HENIN-BEAUMONT, France (Reuters) - In Henin-Beaumont, where French presidential candidate Marine Le Pen’s National Front won power three years ago, her backers are sure she will win a thumping victory later this month - locally, at least.
This former coalmining community in northern France, a town where unemployment approaches 20 percent, is one of only about a dozen municipalities - out of 36,000 nationwide - that are controlled by her far-right party and its affiliates.
The anti-immigrant, anti-European Union Le Pen, who grew up near Paris, has since made a home here and will cast her own ballot in the first voting round at its town hall on April 23.
“I believe Marine Le Pen will easily score 60 to 65 percent here,” Jean-Robert Havet, a technician for carmaker Renault (RENA.PA), said of the first round.
Opinion polls say she is tied for first place nationally in that round with centrist Emmanuel Macron, both around 24 per cent. But Macron is widely seen winning the runoff on May 7.
Residents of Henin-Beaumont told Reuters they were mostly satisfied with the way the party runs the town under Mayor Steeve Briois, 44, and forecast a strong turnout to back his boss at the first round of voting.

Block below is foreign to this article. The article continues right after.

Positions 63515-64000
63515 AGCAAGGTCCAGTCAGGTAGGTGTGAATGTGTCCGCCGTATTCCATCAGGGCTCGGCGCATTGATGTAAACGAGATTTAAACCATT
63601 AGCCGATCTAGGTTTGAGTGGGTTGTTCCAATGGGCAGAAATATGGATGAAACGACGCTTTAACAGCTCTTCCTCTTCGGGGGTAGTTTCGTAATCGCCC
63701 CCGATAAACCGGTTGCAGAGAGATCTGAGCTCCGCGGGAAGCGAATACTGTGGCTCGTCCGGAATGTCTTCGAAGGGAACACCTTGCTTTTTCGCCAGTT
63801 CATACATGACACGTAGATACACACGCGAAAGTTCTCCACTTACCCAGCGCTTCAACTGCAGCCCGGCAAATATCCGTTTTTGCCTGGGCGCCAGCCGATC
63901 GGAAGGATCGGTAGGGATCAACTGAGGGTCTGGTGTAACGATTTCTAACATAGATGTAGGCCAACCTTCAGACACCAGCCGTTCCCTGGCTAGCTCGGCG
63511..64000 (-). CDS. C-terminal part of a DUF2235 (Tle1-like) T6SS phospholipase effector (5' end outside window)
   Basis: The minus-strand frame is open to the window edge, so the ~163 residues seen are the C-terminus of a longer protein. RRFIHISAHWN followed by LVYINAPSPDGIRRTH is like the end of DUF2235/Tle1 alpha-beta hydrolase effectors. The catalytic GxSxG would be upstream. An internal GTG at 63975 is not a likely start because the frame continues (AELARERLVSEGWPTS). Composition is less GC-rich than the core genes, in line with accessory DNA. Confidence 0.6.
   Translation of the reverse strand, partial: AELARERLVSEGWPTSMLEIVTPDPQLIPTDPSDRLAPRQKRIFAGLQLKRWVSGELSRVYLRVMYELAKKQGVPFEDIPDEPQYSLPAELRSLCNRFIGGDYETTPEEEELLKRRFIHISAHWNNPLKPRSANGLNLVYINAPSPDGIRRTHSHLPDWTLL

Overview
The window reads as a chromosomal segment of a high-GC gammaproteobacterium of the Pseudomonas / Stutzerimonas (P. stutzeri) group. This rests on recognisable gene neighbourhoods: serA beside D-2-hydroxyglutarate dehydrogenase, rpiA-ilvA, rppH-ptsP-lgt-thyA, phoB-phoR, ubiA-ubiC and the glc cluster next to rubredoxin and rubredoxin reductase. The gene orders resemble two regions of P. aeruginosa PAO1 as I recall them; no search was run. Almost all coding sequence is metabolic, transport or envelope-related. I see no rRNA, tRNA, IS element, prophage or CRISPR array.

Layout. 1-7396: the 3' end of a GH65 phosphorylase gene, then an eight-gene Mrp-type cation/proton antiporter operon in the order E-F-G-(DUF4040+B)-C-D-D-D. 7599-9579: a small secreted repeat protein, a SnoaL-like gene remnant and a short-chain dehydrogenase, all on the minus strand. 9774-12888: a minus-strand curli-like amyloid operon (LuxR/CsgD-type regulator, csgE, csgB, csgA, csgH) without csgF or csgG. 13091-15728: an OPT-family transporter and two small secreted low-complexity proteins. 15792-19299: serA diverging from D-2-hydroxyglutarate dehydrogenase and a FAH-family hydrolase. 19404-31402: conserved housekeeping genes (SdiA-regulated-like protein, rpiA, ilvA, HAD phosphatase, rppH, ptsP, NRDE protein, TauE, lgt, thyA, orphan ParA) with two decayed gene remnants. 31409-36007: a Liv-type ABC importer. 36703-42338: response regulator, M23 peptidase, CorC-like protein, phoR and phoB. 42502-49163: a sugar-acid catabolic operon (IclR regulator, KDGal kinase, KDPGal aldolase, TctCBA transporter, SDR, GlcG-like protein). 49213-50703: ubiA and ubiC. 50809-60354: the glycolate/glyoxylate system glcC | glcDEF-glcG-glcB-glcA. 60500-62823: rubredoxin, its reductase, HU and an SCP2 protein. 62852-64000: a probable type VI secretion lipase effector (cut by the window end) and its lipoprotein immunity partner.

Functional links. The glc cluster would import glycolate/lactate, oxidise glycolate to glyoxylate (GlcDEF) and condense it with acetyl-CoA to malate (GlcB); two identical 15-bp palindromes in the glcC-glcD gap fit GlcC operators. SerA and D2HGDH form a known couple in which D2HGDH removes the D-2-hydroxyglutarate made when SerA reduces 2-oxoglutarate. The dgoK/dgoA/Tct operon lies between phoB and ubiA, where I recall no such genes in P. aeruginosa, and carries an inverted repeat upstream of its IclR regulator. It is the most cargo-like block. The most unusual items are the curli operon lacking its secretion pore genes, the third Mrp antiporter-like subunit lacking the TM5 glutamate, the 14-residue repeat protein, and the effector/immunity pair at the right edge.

The FN’s 2014 municipal election victory in this community of 27,000 brought an end to seven decades of left-wing rule.
Its rise to power epitomizes the way voters have dumped the left for its failure to address joblessness, and backed the far-right’s anti-immigrant and anti-globalization stand.
On top of that, voters were fed up with the former Socialist mayor after he was convicted of misusing public funds.
Unusually, Briois did not even need to campaign until the normal runoff vote since he won an absolute majority - precisely 50.25 percent - in the first round.
“Steeve renovates schools, roads, buildings ... You couldn’t see any of this before. It was a corrupted, dead town here,” said Havet, 59.
Although Le Pen’s program resonates strongly in Henin-Beaumont and towns like it, she does less well nationally because many voters see her position on immigration as extreme.
Her anti-globalization line also faces competition from the unexpectedly strong Jean-Luc Melenchon, a veteran far-left candidate who is just as spirited a debater as she is.
In this town, though, there was little hesitation and even less uncertainty. “She is close to the people. She has compassion for blue collar workers unlike those ‘champagne socialists’ you see on television,” Havet said.
Many others at the town’s busy weekly market echoed that. “I will vote ‘FN’ in the next election. We have a good mayor,” said Celine Brulin, 46, who is unemployed.
Even critics of the Front like Alain Alpern, 70, who once sat on the town council himself, predict a high Le Pen score.
“She will easily get to 50 percent and I even fear she will secure much higher figures. Le Pen has an address here so local residents are proud,” he said. “The mayor is everywhere and the National Front has a very good communication strategy.”
Not all residents were pleased with the local administration and Le Pen’s ideas.
“If Marine Le Pen won, I wonder if I should leave France for good despite the fact I grew up here and I‘m French,” said Fatima Amara, a social worker of Algerian descent. “I won’t be arrested for what I‘m telling you, will I?”
Additional reporting by Noemie Olive; Editing by Andrew Callus and Tom Heneghan